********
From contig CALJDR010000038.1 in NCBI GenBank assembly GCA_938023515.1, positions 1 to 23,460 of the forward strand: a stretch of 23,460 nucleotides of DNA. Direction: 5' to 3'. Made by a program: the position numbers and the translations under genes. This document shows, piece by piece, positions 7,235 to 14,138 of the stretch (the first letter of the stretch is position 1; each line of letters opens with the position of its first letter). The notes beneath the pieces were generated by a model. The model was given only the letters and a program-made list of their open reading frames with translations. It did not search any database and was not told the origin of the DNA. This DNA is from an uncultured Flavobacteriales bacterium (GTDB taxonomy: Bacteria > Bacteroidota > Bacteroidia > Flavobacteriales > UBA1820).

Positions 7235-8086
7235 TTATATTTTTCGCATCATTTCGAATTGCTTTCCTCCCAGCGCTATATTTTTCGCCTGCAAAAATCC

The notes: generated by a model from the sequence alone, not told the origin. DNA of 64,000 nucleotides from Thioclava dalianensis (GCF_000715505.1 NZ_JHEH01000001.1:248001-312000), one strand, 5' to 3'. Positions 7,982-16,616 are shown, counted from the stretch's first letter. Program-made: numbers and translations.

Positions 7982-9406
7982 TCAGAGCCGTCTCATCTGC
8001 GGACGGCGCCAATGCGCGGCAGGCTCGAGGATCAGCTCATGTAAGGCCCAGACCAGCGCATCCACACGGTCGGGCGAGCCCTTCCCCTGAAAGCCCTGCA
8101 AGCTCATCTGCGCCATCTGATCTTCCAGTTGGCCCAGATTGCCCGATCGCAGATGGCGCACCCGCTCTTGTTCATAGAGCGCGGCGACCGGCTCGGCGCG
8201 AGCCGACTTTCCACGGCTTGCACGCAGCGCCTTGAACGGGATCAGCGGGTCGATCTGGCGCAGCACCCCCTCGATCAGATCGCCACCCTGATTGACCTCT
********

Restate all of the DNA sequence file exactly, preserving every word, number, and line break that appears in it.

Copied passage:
From contig CALJDR010000038.1 in NCBI GenBank assembly GCA_938023515.1, positions 1 to 23,460 of the forward strand: a stretch of 23,460 nucleotides of DNA. Direction: 5' to 3'. Made by a program: the position numbers and the translations under genes. This document shows, piece by piece, positions 7,235 to 14,138 of the stretch (the first letter of the stretch is position 1; each line of letters opens with the position of its first letter). The notes beneath the pieces were generated by a model. The model was given only the letters and a program-made list of their open reading frames with translations. It did not search any database and was not told the origin of the DNA. This DNA is from an uncultured Flavobacteriales bacterium (GTDB taxonomy: Bacteria > Bacteroidota > Bacteroidia > Flavobacteriales > UBA1820).

Positions 7235-8086
7235 TTATATTTTTCGCATCATTTCGAATTGCTTTCCTCCCAGCGCTATATTTTTCGCCTGCAAAAATCC

The notes: generated by a model from the sequence alone, not told the origin. DNA of 64,000 nucleotides from Thioclava dalianensis (GCF_000715505.1 NZ_JHEH01000001.1:248001-312000), one strand, 5' to 3'. Positions 7,982-16,616 are shown, counted from the stretch's first letter. Program-made: numbers and translations.

Positions 7982-9406
7982 TCAGAGCCGTCTCATCTGC
8001 GGACGGCGCCAATGCGCGGCAGGCTCGAGGATCAGCTCATGTAAGGCCCAGACCAGCGCATCCACACGGTCGGGCGAGCCCTTCCCCTGAAAGCCCTGCA
8101 AGCTCATCTGCGCCATCTGATCTTCCAGTTGGCCCAGATTGCCCGATCGCAGATGGCGCACCCGCTCTTGTTCATAGAGCGCGGCGACCGGCTCGGCGCG
8201 AGCCGACTTTCCACGGCTTGCACGCAGCGCCTTGAACGGGATCAGCGGGTCGATCTGGCGCAGCACCCCCTCGATCAGATCGCCACCCTGATTGACCTCT